# السلام عليكم وكل عام وانتم بخير

#### علاء سعود عبيدات

##### عضو جديد
اريد شرح عن deflection

### مواضيع مماثلة

#### د.م يوسف حميضة

##### إستشاري الهندسة المدنية
إستشاري
اريد شرح عن deflection

حساب الانتقال والسهم

deflection for various loads and supports

Beam deflection for various loads and supports

Beams can vary greatly in their geometry and composition. For instance, a beam may be straight or curved. It may be of constant cross section, or it may taper. It may be made entirely of the same material (homogeneous), or it may be composed of different materials (composite). Some of these things make analysis difficult, but many engineering applications involve cases that are not so complicated. Analysis is simplified if:
-The beam is originally straight, and any taper is slight-The beam experiences only linear elastic deformation-The beam is slender (its length to height ratio is greater than 10)-Only small deflections are considered (max deflection less than 1/10 the span)
In this case, the equation governing the beam's deflection (
) can be approximated as:
where the second derivative of its deflected shape with respect to
is interpreted as its curvature,
is the Young's modulus,
is the area moment of inertia of the cross-section, and
is the internal bending moment in the beam.
If, in addition, the beam is not tapered and is homogeneous, and is acted upon by a distributed load
, the above expression can be written as:

This equation can be solved for a variety of loading and boundary conditions. A number of simple examples are shown below. The formulas expressed are approximations developed for long, slender, homogeneous, prismatic beams with small deflections, and linear elastic properties. Under these restrictions, the approximations should give results within 5% of the actual deflection.
Cantilever beams

Cantilever beams have one end fixed, so that the slope and deflection at that end must be zero.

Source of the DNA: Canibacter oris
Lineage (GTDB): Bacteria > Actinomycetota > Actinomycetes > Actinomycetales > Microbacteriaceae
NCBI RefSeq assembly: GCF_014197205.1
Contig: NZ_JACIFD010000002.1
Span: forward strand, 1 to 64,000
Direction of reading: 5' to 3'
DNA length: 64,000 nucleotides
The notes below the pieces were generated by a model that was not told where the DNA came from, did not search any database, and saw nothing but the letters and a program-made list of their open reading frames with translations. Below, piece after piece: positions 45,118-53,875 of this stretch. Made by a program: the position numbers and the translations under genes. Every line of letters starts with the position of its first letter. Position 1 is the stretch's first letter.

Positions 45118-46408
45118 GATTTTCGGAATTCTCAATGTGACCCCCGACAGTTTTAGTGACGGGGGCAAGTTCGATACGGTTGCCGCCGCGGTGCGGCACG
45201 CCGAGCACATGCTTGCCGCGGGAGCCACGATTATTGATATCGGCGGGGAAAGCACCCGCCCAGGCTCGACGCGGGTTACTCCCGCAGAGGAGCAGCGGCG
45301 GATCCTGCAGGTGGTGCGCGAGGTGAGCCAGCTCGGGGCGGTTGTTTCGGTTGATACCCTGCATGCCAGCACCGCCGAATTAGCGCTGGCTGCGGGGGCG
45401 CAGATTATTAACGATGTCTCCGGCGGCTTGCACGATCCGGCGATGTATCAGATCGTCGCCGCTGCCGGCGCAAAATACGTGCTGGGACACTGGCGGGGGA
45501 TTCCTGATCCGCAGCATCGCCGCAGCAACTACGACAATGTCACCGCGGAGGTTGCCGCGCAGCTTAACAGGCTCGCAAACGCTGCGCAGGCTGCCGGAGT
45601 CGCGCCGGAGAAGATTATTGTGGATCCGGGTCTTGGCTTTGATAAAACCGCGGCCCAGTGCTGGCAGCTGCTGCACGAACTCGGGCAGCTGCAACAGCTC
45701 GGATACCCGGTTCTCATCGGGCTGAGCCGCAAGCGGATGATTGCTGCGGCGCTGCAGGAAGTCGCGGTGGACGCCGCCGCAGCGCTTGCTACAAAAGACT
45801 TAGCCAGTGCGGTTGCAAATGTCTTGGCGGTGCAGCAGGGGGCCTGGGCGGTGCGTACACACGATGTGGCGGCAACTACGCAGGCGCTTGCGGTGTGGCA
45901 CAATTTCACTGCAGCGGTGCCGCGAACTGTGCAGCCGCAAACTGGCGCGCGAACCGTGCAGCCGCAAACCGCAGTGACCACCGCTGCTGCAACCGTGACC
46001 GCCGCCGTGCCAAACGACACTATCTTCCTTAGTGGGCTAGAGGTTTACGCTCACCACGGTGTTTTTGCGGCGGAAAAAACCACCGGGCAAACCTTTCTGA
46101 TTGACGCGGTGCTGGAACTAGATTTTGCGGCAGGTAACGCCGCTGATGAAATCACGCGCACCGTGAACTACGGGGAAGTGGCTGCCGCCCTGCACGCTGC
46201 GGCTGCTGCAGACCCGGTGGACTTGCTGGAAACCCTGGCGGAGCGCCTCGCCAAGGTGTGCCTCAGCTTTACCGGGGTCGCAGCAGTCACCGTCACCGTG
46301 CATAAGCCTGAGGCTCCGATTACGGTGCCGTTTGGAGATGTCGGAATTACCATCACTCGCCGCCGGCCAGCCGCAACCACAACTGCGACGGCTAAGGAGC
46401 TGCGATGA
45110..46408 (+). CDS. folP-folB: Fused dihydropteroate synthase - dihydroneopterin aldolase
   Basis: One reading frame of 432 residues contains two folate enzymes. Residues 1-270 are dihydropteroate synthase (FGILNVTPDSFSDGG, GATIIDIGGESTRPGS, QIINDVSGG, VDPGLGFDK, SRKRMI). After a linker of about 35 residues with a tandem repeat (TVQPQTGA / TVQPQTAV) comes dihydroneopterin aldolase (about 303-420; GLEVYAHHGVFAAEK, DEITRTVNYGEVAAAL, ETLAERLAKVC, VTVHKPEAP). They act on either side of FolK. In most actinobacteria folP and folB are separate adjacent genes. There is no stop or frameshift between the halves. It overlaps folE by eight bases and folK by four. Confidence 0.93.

Schematic of the deflection of a cantilever beam.

Cantilever beam witha force on the free end

The elastic deflection
and
angle of deflection
(in
radians) at the free end in the example image: A (weightless) cantilever beam, with an end load, can be calculated (at the free end B) using:[SUP][1][/SUP]

where
= Force acting on the tip of the beam
= Length of the beam (span)
= Modulus of elasticity
= Area moment of inertia of the beam's cross section
Note that if the span doubles, the deflection increases eightfold. The deflection at any point,
, along the span of an end loaded cantilevered beam can be calculated using:[SUP][1][/SUP]

Note that at
(the end of the beam), the
and
equations are identical to the
and
equations above.

Cantilever beam with a uniform distributed load

The deflection, at the free end B, of a cantilevered beam under a uniform load is given by:[SUP][1][/SUP]

where
= Uniform load on the beam (force per unit length)
= Length of the beam
= Modulus of elasticity
= Area moment of inertia of cross section
The deflection at any point,
, along the span of a uniformly loaded cantilevered beam can be calculated using:[SUP][1][/SUP]
Simply-supported beam

Simply-supported beams have supports under their ends which allow rotation, but not deflection.

Schematic of the deflection of a simply-supported beam.

Simply-supported beam with a force in the center

The elastic deflection (at the midpoint C) of a beam, loaded at its center, supported by two simple supports is given by:[SUP][1][/SUP]

where
= Force acting on the center of the beam
= Length of the beam between the supports
= Modulus of elasticity
= Area moment of inertia of cross section
The deflection at any point,
, along the span of a center loaded simply supported beam can be calculated using:[SUP][1][/SUP]

for

Simply-supported beam with a force off center

The maximum elastic deflection on a beam supported by two simple supports, loaded at a distance
from the closest support, is given by:[SUP][1][/SUP]

where
= Force acting on the beam
= Length of the beam between the supports
= Modulus of elasticity
= Area moment of inertia of cross section
= Distance from the load to the closest support (i.e.
)
This maximum deflection occurs at a distance
from the closest support and is given by:[SUP][1][/SUP]

Simply-supported beam with a uniform distributed load

The elastic deflection (at the midpoint C) on a beam supported by two simple supports, under a uniform load (as pictured) is given by:[SUP][1][/SUP]

where
= Uniform load on the beam (force per unit length)
= Length of the beam
= Modulus of elasticity
= Area moment of inertia of cross section
The deflection at any point,
, along the span of a uniformly loaded simply supported beam can be calculated using:[SUP][1][/SUP]

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#### Mohamed_Osman09

##### عضو جديد
ماشاء الله ما قصر معاك المهندس شرح وافي ..